Secondly, is the amount of spectrum available. More spectrum means more channels to use, which translates into a high chance of mitigating interference. This interference can be self-induced or from external sources. To use an analogy, the more rooms a building has, the more simultaneous conversations can happen without noise in 2.4GHZ we only have 3 non-overlapping channels at 20mhz. Remember the part about more and more customers wanting more bandwidth? In the wireless world, one of the ways to increase capacity on your APs is to increase the channel width. Once you increase 2.4 to 30 or 40 MHz, you do not have much room to deal with noise because your available channels have shrunk.
One of the biggest arguments in support of using 2.4GHZ for a WISP environment is the physics. Lower frequencies penetrate trees and foliage better. As with anything, there is a tradeoff. As the signal is absorbed, so is the available “air time” for transmission of data. As the signal travels through stuff, the radios on both sides have to reduce their modulation rates to deal with the loss of signal. Lower modulation rates mean lower throughput for customers. This might be fine for customers who have no other choice. This thinking is not a long term play.
With LTE especially, traditional thinking is being uprooted. Multiple streams to the customer as well as various paths for the signal due to antenna stacking are allowing radios to penetrate this same foliage just as well as a 2.4 signal, but delivering more bandwidth. These systems are becoming more and more carrier class. As the internet evolves and becomes more and more critical, ISPs are having to step up their services. The FCC says the definition of broadband is at least 25 meg download. A 2.4 radio just can’t keep up in a WISP environment. I am seeing 10 meg becoming the minimum customers want. Can you get by with smaller packages? Yes, but how long can you maintain that as the customer demand grows?
So what is the answer? Cell sizes are shrinking. This is helping 2.4 hold on. The less expensive radios can be deployed to less dense areas and still provide decent speeds to customers. This same trend allows 5GHZ cells to be deployed as well. With less things to go through, 5GHZ can perform in modern networks at higher modulation rates. Antenna manufacturers are also spending R&D to get the most out of their 5GHZ antennas. More money in the pipeline means stronger products. My clients are typically deploying 3.65 and 5GHZ on their towers. LTE is changing RF WISP design and taking the place of 2.4 and 900.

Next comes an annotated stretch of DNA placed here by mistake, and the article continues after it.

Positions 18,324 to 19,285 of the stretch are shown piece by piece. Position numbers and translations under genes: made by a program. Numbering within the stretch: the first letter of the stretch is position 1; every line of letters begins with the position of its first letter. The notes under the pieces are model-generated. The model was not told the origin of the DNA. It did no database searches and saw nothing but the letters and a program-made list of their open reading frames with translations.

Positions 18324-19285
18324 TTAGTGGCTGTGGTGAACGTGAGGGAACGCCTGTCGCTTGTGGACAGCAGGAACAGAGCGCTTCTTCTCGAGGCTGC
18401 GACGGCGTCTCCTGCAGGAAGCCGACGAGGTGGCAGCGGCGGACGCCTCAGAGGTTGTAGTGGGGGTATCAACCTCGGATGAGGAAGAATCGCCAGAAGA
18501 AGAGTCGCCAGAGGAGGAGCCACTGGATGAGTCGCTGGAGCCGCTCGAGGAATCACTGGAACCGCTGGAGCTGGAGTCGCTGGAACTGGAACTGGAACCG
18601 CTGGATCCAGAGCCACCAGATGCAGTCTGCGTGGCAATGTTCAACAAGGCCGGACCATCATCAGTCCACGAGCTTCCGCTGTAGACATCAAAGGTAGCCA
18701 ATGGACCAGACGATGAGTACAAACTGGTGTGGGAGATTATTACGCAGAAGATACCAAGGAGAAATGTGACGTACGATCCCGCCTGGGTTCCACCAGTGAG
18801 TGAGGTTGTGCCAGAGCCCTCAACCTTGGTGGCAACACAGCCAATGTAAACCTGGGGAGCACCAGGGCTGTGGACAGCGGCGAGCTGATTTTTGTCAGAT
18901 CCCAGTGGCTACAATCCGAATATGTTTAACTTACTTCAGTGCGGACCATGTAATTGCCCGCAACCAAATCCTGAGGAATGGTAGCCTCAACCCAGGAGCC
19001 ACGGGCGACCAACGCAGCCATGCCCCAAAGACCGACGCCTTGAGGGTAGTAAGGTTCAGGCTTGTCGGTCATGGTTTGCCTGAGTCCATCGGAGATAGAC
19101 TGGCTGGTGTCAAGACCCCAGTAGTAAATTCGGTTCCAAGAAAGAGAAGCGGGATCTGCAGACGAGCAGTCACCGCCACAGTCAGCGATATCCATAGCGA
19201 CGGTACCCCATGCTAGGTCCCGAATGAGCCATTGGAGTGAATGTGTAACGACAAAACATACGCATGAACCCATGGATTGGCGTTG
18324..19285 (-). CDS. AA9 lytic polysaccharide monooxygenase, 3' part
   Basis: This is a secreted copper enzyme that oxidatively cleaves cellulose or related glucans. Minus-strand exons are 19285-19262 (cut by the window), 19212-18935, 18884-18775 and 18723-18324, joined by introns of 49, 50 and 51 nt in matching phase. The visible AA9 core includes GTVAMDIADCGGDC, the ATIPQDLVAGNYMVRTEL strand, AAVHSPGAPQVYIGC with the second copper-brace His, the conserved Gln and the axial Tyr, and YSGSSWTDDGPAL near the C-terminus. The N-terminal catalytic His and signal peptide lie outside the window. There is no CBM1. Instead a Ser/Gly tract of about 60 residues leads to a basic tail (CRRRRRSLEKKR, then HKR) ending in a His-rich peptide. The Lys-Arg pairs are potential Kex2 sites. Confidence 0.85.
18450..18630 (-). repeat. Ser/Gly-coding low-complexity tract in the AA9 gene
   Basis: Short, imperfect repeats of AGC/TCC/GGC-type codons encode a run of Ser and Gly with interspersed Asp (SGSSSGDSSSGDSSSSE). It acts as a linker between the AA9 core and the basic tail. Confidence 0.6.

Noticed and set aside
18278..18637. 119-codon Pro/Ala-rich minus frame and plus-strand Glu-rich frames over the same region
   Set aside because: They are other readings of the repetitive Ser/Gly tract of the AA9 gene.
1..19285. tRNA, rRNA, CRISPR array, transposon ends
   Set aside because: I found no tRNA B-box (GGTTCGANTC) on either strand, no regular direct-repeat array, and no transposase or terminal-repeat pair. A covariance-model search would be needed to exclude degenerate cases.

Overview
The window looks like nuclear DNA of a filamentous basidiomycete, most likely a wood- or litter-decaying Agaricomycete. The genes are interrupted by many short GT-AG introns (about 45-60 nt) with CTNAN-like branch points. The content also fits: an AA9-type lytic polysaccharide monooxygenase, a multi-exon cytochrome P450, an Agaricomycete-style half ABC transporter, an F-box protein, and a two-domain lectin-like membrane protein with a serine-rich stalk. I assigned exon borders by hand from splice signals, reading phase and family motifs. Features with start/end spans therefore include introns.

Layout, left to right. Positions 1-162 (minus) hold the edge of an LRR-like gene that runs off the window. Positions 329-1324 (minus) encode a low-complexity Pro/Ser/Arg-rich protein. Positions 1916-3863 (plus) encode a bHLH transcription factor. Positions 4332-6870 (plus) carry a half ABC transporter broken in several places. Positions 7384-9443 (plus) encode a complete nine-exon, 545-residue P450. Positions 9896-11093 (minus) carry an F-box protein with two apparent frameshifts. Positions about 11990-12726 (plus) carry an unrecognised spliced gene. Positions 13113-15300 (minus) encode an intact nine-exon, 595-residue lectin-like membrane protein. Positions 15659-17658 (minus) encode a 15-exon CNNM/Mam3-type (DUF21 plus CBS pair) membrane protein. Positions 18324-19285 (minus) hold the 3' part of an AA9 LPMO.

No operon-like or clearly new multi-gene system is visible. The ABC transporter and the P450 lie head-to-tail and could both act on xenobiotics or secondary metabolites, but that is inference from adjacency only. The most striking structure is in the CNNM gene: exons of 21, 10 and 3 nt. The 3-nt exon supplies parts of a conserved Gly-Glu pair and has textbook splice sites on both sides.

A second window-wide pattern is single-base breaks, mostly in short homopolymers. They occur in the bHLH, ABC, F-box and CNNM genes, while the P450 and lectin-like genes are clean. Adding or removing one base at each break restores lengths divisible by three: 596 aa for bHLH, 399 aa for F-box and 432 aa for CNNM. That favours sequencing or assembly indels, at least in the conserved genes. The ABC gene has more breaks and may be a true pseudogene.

There has been much discussion on the performance of going from an N Series outdoor wireless system to AC. Not all AC is created equal. Right now there is AC Wave 1 and AC Wave 2. Just about all the AC stuff currently in the pipeline for outdoor wireless is wave 1. There is wave 2 indoor gear available, but for a WISP you are interested in the outdoor gear.
So what’s the difference?
For some reading about spatial streams, channel sizes, etc. look at this article https://info.hummingbirdnetworks.com/blog/80211ac-wave-2-vs-wave-1-difference
For the WISP folks who want the Cliff Notes version here are some key differences.
-Wave 1 uses 20,40,and 80 Mhz Channels. Wave 2 can support 80 and 160mhz channels. The 160mhz channel would be two 80mhz channels bonded together.
-Wave 1 can do 3 spatial streams. Wave 2 does 4. This requires an additional antenna to take advantage of wave2. This is a hardware upgrade from wave1 to wave 2.
-Wave 2 supports MU-MIMO. The AP can talk to 4 clients individually at once. The client must also support this, which is a hardware upgrade from wave 1 to wave 2 on both the client and the AP.
The question to ask your vendors is what is the upgrade path if you are using existing AC gear. If you are running AC currently you are most assuredly going to have to replace your AP radios and antennas. Will your existing clients work with the new AC wave 2 aps? An important thing to ask.
iPhone X while sitting in traffic on the west side of Indy.